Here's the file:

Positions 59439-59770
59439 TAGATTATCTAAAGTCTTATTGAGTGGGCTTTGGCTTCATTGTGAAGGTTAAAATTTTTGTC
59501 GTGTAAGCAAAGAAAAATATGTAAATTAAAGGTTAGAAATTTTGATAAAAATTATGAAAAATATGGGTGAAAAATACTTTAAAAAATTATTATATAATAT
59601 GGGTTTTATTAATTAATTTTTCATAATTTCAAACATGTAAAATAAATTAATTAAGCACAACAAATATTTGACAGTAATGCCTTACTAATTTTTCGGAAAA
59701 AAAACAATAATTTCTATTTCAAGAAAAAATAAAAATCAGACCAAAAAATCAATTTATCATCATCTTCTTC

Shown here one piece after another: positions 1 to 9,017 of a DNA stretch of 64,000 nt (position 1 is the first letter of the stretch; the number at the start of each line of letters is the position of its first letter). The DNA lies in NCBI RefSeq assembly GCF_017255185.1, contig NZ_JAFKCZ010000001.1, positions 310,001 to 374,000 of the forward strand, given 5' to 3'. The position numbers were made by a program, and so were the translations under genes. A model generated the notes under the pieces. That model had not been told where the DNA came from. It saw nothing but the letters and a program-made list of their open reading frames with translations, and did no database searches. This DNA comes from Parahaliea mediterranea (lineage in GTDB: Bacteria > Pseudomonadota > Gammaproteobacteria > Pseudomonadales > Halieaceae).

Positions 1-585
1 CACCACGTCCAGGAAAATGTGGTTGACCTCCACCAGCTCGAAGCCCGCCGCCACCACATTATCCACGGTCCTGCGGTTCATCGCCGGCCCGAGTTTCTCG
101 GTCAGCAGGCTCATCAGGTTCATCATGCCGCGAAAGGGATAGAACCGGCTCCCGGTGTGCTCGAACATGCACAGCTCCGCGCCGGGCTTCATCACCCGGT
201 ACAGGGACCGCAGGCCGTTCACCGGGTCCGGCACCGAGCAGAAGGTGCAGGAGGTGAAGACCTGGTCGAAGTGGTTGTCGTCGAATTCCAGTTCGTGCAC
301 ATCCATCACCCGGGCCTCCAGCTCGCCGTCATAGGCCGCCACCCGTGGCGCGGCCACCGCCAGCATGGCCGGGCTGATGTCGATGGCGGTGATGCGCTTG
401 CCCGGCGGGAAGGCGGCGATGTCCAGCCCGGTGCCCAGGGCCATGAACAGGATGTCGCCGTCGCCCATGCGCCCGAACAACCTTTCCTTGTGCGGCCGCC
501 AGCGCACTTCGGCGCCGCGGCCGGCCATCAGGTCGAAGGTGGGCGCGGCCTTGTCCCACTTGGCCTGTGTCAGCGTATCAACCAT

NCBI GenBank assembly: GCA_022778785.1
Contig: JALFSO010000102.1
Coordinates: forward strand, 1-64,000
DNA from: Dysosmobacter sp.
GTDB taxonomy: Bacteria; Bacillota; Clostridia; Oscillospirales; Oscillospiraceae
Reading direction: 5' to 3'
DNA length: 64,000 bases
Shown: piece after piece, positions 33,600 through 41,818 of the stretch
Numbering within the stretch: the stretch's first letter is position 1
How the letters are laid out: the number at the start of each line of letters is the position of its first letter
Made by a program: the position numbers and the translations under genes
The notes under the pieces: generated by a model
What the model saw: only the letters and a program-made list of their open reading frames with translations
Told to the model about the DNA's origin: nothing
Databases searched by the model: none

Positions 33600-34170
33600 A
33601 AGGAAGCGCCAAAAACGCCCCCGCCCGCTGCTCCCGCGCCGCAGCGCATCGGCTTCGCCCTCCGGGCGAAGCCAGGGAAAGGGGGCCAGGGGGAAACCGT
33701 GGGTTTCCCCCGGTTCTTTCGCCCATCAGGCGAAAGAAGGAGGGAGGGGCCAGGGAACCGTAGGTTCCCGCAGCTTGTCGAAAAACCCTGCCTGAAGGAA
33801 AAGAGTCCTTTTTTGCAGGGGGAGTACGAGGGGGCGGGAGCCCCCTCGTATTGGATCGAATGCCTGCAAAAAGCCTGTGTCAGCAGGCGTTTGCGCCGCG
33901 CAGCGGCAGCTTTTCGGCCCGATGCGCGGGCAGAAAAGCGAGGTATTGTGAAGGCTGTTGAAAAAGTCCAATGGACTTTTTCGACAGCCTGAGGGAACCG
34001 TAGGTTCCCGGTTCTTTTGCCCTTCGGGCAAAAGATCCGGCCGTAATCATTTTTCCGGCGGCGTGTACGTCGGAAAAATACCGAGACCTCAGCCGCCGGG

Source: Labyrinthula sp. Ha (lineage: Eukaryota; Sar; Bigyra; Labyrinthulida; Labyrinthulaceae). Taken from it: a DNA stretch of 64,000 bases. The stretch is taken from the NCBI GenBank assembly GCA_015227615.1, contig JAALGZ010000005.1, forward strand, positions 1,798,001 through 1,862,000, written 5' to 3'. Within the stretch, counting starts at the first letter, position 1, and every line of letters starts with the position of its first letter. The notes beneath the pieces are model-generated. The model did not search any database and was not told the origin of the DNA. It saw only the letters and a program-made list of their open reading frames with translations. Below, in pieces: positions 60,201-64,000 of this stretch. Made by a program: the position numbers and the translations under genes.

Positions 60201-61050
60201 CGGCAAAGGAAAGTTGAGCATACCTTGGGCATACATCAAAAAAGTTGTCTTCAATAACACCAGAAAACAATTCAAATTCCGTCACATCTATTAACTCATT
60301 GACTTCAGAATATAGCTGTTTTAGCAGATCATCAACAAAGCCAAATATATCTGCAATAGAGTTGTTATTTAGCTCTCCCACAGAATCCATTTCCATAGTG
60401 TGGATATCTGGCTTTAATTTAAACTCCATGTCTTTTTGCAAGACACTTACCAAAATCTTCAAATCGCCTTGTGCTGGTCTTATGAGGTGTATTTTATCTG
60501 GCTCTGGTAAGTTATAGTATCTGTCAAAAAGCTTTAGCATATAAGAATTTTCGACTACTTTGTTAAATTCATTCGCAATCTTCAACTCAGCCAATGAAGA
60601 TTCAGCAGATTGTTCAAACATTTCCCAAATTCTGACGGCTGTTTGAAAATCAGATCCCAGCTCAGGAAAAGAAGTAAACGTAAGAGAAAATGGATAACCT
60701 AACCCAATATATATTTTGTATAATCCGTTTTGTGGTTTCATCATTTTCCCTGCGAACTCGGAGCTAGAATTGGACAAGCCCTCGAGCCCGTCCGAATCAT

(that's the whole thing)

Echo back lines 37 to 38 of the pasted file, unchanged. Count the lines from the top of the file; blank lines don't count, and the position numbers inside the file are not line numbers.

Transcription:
Positions 60201-61050
60201 CGGCAAAGGAAAGTTGAGCATACCTTGGGCATACATCAAAAAAGTTGTCTTCAATAACACCAGAAAACAATTCAAATTCCGTCACATCTATTAACTCATT